The FCC released the sunshine notice/agenda for the Oct. 27 public meeting and new broadband privacy regs are still on the docket. The notice was notable for both what was on it and what was not.
FCC chairman Tom Wheeler signaled two weeks ago he was planning a broadband privacy item vote with the tentative agenda, but he was also planning to vote the set-top box revamp proposal at the September meeting before it was pulled at the 11th hour.
That set-top item was particularly contentious, drawing an unusually bipartisan opposition, or at least concern, from Democrats and Republicans. The broadband privacy rules breaks more along traditional lines, with the pushback primarily from ISPs, advertisers and Republicans concerned about the FCC requiring web users to affirmatively agree to having their web and app histories used by targeted marketers and concerns about the impact on the fee-free underpinning of much of the internet.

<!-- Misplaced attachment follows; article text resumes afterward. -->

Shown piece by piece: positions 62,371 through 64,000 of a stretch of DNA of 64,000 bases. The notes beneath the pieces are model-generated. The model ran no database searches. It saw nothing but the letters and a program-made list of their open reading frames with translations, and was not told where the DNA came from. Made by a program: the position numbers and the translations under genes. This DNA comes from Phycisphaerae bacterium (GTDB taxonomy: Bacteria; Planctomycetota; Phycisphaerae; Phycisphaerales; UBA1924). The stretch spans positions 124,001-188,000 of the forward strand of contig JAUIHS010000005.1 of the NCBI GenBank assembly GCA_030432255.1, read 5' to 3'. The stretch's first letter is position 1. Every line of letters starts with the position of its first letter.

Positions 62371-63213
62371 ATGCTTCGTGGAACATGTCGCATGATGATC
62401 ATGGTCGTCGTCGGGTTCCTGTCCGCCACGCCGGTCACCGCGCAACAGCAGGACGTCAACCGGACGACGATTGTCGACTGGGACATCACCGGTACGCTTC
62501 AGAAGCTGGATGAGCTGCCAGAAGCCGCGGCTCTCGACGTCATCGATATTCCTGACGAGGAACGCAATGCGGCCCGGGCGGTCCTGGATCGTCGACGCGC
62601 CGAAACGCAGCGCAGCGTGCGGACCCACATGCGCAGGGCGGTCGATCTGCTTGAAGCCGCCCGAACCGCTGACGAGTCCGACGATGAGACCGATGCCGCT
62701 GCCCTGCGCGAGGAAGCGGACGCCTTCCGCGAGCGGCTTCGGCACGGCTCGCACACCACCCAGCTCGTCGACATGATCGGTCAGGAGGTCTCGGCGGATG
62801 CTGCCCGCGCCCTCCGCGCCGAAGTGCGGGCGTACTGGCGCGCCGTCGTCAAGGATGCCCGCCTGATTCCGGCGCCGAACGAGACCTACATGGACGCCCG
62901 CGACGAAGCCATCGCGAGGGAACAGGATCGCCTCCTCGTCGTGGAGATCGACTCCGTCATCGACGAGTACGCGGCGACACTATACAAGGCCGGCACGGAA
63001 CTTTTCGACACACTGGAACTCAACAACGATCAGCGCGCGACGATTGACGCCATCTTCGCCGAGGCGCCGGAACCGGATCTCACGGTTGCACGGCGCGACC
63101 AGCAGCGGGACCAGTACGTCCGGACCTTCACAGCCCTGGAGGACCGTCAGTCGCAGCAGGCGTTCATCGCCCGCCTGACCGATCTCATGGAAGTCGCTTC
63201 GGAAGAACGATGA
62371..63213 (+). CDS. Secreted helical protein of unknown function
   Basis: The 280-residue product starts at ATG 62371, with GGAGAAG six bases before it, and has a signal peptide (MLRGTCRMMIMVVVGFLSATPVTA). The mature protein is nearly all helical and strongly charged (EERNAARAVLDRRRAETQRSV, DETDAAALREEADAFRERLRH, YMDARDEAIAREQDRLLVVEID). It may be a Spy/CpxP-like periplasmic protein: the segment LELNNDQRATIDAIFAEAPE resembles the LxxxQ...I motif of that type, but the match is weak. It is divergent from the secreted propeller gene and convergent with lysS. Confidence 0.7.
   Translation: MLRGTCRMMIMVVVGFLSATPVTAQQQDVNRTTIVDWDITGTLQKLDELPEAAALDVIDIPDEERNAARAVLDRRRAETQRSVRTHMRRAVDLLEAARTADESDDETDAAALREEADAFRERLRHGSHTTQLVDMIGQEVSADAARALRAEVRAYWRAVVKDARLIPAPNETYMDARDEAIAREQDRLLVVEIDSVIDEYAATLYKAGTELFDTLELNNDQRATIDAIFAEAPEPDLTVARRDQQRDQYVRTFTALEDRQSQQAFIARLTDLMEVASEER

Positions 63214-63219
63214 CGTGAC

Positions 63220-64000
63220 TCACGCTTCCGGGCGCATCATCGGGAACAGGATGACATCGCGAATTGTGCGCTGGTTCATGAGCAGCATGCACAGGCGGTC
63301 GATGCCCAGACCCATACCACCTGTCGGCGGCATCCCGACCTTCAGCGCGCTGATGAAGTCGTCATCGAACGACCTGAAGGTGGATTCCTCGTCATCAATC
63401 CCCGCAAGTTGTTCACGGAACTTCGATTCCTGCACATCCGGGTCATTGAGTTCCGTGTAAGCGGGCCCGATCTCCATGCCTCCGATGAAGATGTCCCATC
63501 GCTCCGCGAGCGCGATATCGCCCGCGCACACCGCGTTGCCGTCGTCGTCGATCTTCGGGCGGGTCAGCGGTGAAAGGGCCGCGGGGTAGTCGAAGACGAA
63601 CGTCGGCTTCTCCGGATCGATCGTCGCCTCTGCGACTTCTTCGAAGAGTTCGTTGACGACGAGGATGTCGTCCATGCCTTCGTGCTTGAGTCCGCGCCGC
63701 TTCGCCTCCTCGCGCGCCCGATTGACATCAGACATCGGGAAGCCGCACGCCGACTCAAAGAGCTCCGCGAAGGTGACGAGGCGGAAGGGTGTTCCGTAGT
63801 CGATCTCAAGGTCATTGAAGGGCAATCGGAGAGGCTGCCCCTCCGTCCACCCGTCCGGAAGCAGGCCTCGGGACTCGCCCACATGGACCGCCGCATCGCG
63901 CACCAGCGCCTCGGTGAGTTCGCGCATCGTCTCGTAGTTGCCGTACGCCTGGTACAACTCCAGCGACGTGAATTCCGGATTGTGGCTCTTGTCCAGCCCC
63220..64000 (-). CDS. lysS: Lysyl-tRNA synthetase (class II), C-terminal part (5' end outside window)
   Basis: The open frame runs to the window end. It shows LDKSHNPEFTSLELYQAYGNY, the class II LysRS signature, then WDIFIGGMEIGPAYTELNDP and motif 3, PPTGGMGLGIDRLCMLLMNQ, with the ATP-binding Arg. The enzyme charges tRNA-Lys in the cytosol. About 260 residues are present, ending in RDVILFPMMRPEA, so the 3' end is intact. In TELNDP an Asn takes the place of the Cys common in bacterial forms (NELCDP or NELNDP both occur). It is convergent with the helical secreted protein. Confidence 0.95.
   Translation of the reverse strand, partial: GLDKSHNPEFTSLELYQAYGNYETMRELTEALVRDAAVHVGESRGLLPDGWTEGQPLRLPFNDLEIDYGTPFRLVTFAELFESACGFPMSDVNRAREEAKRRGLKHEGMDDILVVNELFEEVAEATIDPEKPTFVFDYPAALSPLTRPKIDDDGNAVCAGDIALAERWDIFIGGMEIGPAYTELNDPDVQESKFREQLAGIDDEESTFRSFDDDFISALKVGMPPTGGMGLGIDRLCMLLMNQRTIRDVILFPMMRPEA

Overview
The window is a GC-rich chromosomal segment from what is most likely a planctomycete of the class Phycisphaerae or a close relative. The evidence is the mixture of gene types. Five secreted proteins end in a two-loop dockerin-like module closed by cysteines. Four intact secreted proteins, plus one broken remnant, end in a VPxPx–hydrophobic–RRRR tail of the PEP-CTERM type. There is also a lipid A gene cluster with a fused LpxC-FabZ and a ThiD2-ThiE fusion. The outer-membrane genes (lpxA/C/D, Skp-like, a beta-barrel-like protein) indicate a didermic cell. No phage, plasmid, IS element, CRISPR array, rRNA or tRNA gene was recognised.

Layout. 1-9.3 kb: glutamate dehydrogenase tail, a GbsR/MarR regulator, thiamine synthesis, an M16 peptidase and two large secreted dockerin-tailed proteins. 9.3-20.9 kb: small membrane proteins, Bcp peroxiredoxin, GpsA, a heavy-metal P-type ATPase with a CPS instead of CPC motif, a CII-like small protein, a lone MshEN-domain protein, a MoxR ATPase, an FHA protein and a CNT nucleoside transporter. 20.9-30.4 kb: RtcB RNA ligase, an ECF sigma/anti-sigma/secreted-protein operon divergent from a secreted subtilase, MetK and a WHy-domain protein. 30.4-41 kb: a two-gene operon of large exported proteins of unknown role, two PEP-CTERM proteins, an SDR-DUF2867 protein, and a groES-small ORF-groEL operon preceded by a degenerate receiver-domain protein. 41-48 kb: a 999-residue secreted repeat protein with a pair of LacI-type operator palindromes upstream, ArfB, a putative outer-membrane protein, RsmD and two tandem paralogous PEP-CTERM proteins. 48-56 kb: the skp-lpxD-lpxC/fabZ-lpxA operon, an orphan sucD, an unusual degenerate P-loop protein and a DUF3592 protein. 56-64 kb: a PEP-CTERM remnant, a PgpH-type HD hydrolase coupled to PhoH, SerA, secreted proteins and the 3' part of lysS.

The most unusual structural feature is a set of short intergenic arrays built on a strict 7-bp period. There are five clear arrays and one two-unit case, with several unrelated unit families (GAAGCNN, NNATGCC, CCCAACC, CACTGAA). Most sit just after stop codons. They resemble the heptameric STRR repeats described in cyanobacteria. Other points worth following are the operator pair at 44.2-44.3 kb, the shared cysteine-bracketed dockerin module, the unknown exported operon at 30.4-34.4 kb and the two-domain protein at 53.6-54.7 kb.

But also notable was what was not on the agenda. Both the set-top and business data services revamp items are on circulation—the chairman has circulated them for a vote potentially outside of the public meeting—but could have been put on the October meeting if the chairman had lined up the votes and wanted to do it that way. Certainly in the case of the set-top item, there has been enough talk about wanting more transparency that if the chairman's latest proposal was voted outside the public eye, it might generate some pushback from those Dems, as well as Republicans, on the Hill.
Then again, putting them on the public meeting agenda would have triggered sunshine prohibitions on talking to FCC staffers about the proposals.
Wheeler signaled that he pulled the set-top item because there had been last-minute changes that the commissioners had not had enough time to vet before voting.